Several national merchant trade groups and PIN-debit networks have founded an advocacy group meant to give them a bigger role in the development of electronic-payment security standards.
Founding members of the new Secure Payments Partnership include the Food Marketing Institute, National Retail Federation, National Association of Convenience Stores, National Grocers Association, First Data Corp.’s Star debit network, and Shazam, an Iowa-based debit network, merchant acquirer and card processor.
The SPP is seeking more input in the development of payment-related security standards, including those promulgated by EMVCo and the PCI Security Standards Council—two organizations controlled by the major general-purpose card networks. The group also intends to keep federal policymakers aware of payment security issues, according to its counsel, attorney Douglas Kantor, a partner at Steptoe & Johnson LLP in Washington, D.C.
“The problem is that these kinds of groups like PCI and EMVCo have advisory committees where merchants can state their views. That’s not an effective substitute for having an opportunity to make decisions and being part of the decision-making process,” Kantor tells Digital Transactions News. “Our view is everybody ought to have a part.”
As a representative of retailers, Kantor is a veteran of numerous tussles with the big card networks and banks over interchange and payment card acceptance rules. But the SPP is not concerned with those issues, according to Kantor.
“Security is the focus. We’re not talking about fees here,” he says, adding that the SPP will keep a close eye on new technologies that affect payment security, including cryptocurrencies and mobile payments.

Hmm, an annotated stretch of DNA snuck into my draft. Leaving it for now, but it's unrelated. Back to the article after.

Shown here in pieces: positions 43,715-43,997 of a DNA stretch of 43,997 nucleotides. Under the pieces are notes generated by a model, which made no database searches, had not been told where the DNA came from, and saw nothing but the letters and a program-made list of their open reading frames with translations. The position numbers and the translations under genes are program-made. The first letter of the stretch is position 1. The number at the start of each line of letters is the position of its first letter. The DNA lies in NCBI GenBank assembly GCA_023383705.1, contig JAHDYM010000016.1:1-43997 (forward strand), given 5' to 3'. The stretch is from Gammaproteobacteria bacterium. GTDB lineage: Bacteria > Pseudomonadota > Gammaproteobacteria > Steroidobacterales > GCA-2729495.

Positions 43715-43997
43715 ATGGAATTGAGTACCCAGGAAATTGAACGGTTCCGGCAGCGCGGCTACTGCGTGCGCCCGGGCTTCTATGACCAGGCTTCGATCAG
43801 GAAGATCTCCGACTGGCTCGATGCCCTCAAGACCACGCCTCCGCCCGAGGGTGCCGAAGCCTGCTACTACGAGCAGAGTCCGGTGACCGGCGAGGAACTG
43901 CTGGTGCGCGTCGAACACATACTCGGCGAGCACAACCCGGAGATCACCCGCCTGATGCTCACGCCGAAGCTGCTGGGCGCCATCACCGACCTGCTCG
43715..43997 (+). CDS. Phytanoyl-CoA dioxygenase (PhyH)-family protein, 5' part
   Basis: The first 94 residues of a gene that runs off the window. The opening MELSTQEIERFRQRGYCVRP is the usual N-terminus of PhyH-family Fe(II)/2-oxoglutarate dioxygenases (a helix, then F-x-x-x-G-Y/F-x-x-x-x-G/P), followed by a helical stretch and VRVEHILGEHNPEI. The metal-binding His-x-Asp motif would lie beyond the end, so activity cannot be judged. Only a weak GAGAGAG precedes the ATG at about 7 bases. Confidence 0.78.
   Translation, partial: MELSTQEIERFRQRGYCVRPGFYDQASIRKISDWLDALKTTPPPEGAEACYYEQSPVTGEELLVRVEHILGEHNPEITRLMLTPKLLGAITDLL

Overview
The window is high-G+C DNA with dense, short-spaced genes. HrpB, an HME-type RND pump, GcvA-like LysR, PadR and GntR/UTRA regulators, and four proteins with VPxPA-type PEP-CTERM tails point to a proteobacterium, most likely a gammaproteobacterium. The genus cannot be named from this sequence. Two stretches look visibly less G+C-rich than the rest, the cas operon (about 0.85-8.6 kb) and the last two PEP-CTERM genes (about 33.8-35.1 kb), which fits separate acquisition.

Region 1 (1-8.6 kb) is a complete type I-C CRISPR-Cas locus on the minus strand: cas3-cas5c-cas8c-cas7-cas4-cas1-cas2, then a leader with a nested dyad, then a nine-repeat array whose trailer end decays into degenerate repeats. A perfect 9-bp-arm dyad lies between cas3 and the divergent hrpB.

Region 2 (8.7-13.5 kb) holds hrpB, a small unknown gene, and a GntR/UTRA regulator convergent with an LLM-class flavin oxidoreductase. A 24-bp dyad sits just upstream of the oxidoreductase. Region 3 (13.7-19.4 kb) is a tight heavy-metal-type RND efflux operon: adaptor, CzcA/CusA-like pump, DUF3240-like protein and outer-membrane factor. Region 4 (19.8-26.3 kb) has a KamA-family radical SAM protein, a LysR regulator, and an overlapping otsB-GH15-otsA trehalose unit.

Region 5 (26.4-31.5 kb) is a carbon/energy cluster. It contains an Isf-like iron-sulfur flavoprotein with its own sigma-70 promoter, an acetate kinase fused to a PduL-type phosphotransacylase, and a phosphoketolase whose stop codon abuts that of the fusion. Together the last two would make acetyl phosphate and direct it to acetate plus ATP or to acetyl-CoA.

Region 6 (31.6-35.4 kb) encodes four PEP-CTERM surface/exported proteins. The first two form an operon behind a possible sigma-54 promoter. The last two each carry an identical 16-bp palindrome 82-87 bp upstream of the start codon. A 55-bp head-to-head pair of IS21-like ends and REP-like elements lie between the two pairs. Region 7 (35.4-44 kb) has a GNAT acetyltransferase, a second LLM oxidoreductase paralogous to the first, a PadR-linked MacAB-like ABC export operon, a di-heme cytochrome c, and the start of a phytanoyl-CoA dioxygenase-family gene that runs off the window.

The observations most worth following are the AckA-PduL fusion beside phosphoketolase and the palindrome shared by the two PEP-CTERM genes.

The group’s first goals are to inform stakeholders about security-related issues that affect them, he says. Besides merchants, those stakeholders include community banks and credit unions, smaller processors, and even consumers, he says.
“We’re looking to talk to people,” and that includes the big networks, Kantor says. “We’ll see what they say.” He also says that “we’re certainly going to talk to policy makers in Washington.”
Spokespersons for Visa Inc. and Mastercard Inc. did not respond to Digital Transactions News’srequests for comment by late morning Thursday.
Kantor notes that the coming of EMV chip cards to the U.S. presented major problems for the PIN-debit networks. The Dodd-Frank Act’s Durbin Amendment requires that merchants have network choice for routing debit transactions, but EMV originally was designed by the big networks for European markets that often had only one debit option. Retrofitting EMV for the diversified U.S. debit market required considerable operational work and also generated conflicts between big merchants and the global networks over transaction routing.
“The way EMV was implemented here was one of the real motivators behind this group,” says Kantor. “It wasn’t done in an inclusive way.”